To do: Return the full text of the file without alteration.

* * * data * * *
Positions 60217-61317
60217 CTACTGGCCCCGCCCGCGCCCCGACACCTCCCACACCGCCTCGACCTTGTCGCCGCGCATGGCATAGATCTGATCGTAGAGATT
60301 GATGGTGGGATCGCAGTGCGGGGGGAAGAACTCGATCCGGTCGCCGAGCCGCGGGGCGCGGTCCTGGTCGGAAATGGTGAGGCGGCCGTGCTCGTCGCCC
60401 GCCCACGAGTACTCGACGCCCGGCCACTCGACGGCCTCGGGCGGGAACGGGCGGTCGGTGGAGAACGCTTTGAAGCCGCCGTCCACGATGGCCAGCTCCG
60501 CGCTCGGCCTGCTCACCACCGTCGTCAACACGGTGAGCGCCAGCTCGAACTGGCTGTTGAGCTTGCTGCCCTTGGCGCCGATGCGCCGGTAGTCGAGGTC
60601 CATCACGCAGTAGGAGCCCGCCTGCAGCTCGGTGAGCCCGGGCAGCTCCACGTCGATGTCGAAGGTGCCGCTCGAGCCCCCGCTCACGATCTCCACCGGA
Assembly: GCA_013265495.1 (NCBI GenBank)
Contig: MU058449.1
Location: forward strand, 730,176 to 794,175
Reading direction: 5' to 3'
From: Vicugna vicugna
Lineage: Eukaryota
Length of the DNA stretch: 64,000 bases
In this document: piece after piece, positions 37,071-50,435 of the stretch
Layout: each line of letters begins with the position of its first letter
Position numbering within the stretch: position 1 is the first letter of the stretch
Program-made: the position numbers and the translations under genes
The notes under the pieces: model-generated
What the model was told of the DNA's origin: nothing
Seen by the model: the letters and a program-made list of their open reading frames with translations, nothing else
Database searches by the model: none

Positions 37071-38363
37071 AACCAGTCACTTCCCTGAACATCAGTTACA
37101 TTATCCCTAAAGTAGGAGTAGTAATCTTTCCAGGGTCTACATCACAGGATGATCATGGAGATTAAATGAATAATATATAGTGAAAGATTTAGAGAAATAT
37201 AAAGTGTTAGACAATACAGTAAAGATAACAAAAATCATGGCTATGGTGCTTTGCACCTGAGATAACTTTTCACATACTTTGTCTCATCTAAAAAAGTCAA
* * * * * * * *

Positions 60217-61317
60217 CTACTGGCCCCGCCCGCGCCCCGACACCTCCCACACCGCCTCGACCTTGTCGCCGCGCATGGCATAGATCTGATCGTAGAGATT
60301 GATGGTGGGATCGCAGTGCGGGGGGAAGAACTCGATCCGGTCGCCGAGCCGCGGGGCGCGGTCCTGGTCGGAAATGGTGAGGCGGCCGTGCTCGTCGCCC
60401 GCCCACGAGTACTCGACGCCCGGCCACTCGACGGCCTCGGGCGGGAACGGGCGGTCGGTGGAGAACGCTTTGAAGCCGCCGTCCACGATGGCCAGCTCCG
60501 CGCTCGGCCTGCTCACCACCGTCGTCAACACGGTGAGCGCCAGCTCGAACTGGCTGTTGAGCTTGCTGCCCTTGGCGCCGATGCGCCGGTAGTCGAGGTC
60601 CATCACGCAGTAGGAGCCCGCCTGCAGCTCGGTGAGCCCGGGCAGCTCCACGTCGATGTCGAAGGTGCCGCTCGAGCCCCCGCTCACGATCTCCACCGGA
Assembly: GCA_013265495.1 (NCBI GenBank)
Contig: MU058449.1
Location: forward strand, 730,176 to 794,175
Reading direction: 5' to 3'
From: Vicugna vicugna
Lineage: Eukaryota
Length of the DNA stretch: 64,000 bases
In this document: piece after piece, positions 37,071-50,435 of the stretch
Layout: each line of letters begins with the position of its first letter
Position numbering within the stretch: position 1 is the first letter of the stretch
Program-made: the position numbers and the translations under genes
The notes under the pieces: model-generated
What the model was told of the DNA's origin: nothing
Seen by the model: the letters and a program-made list of their open reading frames with translations, nothing else
Database searches by the model: none

Positions 37071-38363
37071 AACCAGTCACTTCCCTGAACATCAGTTACA
37101 TTATCCCTAAAGTAGGAGTAGTAATCTTTCCAGGGTCTACATCACAGGATGATCATGGAGATTAAATGAATAATATATAGTGAAAGATTTAGAGAAATAT
37201 AAAGTGTTAGACAATACAGTAAAGATAACAAAAATCATGGCTATGGTGCTTTGCACCTGAGATAACTTTTCACATACTTTGTCTCATCTAAAAAAGTCAA